And no matter what advisors may think themselves, they must factor in their clients' own sentiments, said Sarenski - especially when clients are more conservative than the advisor. "If a client is conservative, we'll lower the expectation," and adjust the investment strategy accordingly, he said.

But rather than look at these long-term assumptions as predictions per se, some investment strategists use them in choosing and arranging the building blocks for each portfolio. One such person is Jaco Jordaan, CFA, the senior portfolio manager for H.D. Vest Advisory Services. "Our assumptions," he said, "are intended to capture the relationships between risk and return of various asset classes."

Aggressive, moderate and conservative gradations for return expectations of different asset classes, he said, "are captured via Monte Carlo simulation that accounts for returns which may fall below our assumed average returns based on our risk assumptions."


No matter how carefully return assumptions are developed and integrated into portfolio design, advisors aren't all content to use them as the primary basis for steering clients' investment dollars on a relatively static asset allocation basis. For example, after the experience of 2008, Rob Hoxton of Hoxton Financial Advisors in Sheperdstown, W. Va., became much more of a "tactical" asset allocator, and much more attuned to "recognizing and responding to increasing risks."

"We went from being pure strategic asset allocators, to using that as the overlay, but using technical analysis to determine when risk was increasing," Hoxton said. "The only way to address systematic risk is to no longer have a buy-and-hold strategy." Hoxton's "research vendors" keep him focused on various indicators that serve as "a proxy for the mood of the market."

But even advisors who, like Ruhlin, are reluctant to employ a more active investment style are not frozen in time. Rather, they are simply looking at historic investment returns of a broader category of assets, and diversifying portfolios accordingly.

A basic example in Ruhlin's case is foreign stocks. "Twenty years ago, we had almost nothing allocated to foreign equities. But as the future became clearer," she recalled, "you knew you couldn't have zero percent." Today, some of her clients have as much of one third of their entire portfolio invested in foreign stocks. More typical for a client with 55 percent of the portfolio in stocks would be having 20 percent in foreign stocks and 35 percent in domestic, she said. Her long-term assumption benchmark for foreign developed country stocks is 8.5 percent, and 10.5 percent for emerging markets.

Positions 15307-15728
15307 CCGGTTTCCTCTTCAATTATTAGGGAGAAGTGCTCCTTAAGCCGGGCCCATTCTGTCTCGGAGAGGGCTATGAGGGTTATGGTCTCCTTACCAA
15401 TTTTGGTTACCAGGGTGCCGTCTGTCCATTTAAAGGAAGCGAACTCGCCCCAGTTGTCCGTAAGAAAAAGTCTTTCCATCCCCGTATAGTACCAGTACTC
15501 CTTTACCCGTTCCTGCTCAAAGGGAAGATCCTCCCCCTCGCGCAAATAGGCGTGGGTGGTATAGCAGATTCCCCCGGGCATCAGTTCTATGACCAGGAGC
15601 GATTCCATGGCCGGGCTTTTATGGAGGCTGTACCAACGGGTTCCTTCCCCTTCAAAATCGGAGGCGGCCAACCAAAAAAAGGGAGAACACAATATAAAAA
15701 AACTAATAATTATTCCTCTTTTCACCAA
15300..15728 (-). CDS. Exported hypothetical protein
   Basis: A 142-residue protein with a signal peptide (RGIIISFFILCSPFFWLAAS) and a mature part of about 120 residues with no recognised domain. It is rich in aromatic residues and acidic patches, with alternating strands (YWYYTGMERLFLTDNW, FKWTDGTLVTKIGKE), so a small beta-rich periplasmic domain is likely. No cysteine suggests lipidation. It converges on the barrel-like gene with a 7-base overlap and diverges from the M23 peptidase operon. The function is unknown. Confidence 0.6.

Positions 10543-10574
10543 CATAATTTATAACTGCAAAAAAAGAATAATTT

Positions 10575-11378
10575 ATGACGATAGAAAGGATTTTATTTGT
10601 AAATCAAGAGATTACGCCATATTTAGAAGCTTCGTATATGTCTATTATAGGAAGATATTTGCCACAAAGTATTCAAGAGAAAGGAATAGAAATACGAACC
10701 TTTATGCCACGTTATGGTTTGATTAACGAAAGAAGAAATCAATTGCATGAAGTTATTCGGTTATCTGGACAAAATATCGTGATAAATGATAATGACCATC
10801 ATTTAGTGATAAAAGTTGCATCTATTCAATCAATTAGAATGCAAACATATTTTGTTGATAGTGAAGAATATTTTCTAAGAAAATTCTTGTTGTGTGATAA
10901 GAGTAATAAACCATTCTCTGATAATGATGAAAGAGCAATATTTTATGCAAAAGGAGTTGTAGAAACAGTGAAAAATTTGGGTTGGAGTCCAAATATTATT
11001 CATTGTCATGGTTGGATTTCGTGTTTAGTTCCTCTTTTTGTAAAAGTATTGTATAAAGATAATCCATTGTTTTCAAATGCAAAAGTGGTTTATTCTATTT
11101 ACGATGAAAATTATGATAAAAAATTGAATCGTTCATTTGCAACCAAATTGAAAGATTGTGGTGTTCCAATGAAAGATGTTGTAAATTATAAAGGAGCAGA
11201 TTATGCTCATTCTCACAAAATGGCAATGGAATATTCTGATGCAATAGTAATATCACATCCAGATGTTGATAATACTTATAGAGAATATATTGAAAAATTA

Most advisors have also been adding a host of "alternative" asset classes to client portfolios, such as commodities (including precious metals), high-yield bonds and real estate investment trusts. The purpose behind expanding asset classes is not necessarily only to increase long-term returns. "Most of our clients are already fairly wealthy," noted Call. "They don't want to take a lot of risk. For some of them, a 4-6 percent return may be all they need. We're trying to build diversified portfolios that are going to try to achieve that return objective without a lot of volatility - volatility is their biggest fear."


Indeed, managing clients' expectations and allowing them to sleep at night seems to be advisors' top goal today, and conservative investment return assumptions are critical to their success. What is also essential, advisors say, is to understand what numbers are truly meaningful to clients.

"Measuring performance against an index that everybody has heard of, like the S&P 500, isn't what most people want to hear about," said Hoxton. "They want to know, 'Am I going to meet my objectives or not?'" And don't even begin to talk about standard deviations, he said. "Humans don't measure risk in terms of standard deviations, but are the results below my minimum acceptable return."

Even Monte Carlo simulations can create issues for clients. "It's hard to explain to most people what they mean. If we say, 'There's an 85 percent chance that this plan will work,' they say, 'I want 95 percent.' It's hard to explain that 85 percent is really good," said Sarenski.

Besides, noted Jordaan: "Monte Carlo and other probability systems all have the same flaw: They can't predict the future."

The issue is not whether these tools can be helpful to advisors - they can - but when to use them with clients. Hoxton is a fan of using basic rules of thumb, such as, "You should be saving 10 percent of your income" - especially with younger clients. Of course, the older and wealthier the client, the less useful such truisms become.

Lamented Hoxton: "There were never any easy answers. It just seems like [that] in retrospect." What is also necessary when investment return assumptions are being lowered, he said, is having "frank discussions" with many clients to persuade them to "live on way less then they thought they could."